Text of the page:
Researchers at Positive Technologies, the information security firm, discovered vulnerabilities which could let hackers gain access to specialty utility systems in “many industrial plants” and maliciously “shut off water or electricity supplies“, according to a recent article published by the Telegraph website. The article states that researchers found “flaws in the Supervisory Control and Data Acquisition (SCADA) computer systems” which are in control of “major infrastructure, including energy, oil and gas and transportation“, according to reports.
This discovery shows, according to the article, “vulnerabilities in the way that Siemens’ WinCC software encrypts and stores passwords in its project database” leaving attackers to “gain access to Programmable Logic Controllers” which are the primary systems that have control over “machinery and other processes.” Unfortunately this was not the only issue researchers discovered. The article indicated further that Positive Technologies also reported security vulnerabilities in DAQConnect system – showing that hackers could also access “other SCADA installations“. The article was clear to state that “SCADA systems monitor and control physical industrial processes and are used widely in industry.”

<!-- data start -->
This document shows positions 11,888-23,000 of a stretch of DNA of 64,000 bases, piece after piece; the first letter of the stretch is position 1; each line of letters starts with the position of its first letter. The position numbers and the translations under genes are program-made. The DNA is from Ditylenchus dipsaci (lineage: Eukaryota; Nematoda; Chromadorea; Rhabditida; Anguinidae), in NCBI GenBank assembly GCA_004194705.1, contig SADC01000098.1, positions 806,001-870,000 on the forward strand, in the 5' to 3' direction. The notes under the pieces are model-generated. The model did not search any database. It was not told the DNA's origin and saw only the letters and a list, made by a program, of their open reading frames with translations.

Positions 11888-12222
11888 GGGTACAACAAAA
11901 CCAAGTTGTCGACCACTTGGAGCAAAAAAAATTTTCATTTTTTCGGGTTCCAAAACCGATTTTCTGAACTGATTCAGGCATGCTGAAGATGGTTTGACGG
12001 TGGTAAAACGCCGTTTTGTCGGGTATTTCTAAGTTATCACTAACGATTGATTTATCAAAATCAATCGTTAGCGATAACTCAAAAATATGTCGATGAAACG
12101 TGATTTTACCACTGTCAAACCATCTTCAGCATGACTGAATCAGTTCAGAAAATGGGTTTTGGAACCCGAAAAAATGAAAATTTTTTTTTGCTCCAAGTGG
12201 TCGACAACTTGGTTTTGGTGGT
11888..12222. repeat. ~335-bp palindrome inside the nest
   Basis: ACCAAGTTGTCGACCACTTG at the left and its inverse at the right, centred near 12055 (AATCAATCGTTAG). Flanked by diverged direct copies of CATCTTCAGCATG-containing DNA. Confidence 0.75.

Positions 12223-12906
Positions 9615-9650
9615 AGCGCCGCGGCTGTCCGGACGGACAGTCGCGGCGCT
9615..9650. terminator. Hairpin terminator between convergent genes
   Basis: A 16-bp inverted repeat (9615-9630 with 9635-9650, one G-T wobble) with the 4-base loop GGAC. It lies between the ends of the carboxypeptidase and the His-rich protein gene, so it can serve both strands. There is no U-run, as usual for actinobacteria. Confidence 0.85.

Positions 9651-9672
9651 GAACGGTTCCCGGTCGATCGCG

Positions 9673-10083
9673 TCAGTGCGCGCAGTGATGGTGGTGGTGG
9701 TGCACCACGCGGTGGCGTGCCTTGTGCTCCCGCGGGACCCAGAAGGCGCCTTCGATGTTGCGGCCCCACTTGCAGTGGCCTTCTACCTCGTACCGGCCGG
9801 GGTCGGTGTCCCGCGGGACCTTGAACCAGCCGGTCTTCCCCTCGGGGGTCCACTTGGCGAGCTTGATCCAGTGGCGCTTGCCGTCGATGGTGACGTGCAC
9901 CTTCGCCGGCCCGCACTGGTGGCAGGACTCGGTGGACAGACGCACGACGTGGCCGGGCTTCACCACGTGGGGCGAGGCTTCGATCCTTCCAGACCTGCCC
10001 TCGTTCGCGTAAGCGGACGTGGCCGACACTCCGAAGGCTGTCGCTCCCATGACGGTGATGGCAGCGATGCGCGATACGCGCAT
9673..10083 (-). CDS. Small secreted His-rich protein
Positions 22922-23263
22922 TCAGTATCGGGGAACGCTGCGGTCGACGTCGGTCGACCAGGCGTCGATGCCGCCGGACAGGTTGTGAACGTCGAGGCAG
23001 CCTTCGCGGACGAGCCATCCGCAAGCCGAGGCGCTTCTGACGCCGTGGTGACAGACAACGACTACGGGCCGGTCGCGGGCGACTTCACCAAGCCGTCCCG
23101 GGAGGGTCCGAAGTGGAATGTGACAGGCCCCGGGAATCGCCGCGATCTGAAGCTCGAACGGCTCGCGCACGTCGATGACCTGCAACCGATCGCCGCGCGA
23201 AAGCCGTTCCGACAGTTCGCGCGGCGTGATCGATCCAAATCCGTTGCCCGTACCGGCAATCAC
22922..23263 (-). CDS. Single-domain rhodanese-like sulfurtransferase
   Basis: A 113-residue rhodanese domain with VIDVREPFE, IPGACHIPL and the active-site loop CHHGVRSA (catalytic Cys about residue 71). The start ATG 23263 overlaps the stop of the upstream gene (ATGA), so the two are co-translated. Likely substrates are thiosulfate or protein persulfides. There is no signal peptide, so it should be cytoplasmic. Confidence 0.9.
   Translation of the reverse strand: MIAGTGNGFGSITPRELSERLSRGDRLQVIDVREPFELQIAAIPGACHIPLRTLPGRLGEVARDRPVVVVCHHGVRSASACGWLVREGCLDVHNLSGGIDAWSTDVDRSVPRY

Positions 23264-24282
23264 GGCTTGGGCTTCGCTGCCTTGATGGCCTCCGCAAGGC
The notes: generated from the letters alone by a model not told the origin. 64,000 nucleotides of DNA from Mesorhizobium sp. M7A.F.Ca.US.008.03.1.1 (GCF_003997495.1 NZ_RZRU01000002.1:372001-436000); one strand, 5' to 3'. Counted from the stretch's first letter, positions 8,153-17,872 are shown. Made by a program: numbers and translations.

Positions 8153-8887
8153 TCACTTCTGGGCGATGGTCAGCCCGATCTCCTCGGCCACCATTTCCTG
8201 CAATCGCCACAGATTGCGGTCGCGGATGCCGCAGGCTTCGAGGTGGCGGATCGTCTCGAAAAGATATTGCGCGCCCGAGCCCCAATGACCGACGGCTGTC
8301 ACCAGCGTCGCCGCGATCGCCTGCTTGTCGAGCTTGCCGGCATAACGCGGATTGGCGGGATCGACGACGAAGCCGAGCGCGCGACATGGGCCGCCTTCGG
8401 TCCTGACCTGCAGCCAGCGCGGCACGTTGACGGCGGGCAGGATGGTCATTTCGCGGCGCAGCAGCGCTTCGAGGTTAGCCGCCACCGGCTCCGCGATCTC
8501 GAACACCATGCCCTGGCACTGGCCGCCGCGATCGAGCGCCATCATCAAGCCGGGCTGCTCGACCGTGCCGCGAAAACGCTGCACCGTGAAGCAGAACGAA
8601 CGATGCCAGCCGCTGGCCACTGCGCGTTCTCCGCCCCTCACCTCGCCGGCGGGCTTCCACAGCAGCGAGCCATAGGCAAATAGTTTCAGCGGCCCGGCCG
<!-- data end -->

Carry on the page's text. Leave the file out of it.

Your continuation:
These researchers estimated, according to the report, that Metasploit, a testing software that simulates attacks on computers and networks, can hack into “90 per cent of the systems they tested” and found that “60,000 industrial control system devices” are at “risk of attack” – stating further that “many of them were home systems.” Executive Vice President of Positive Technologies, Daniel Tarasov, was quoted in the article to say, “If hackers were to attack utility companies’ SCADA systems, then water and electricity supplies could easily be switched off. If this happens in IT systems, the worst that can happen is your system stops working, but when you’re talking about power plants, then your power stops working. Anything that’s connected to critical infrastructure is very serious, basically the consequence can be from really small to really huge and catastrophic.”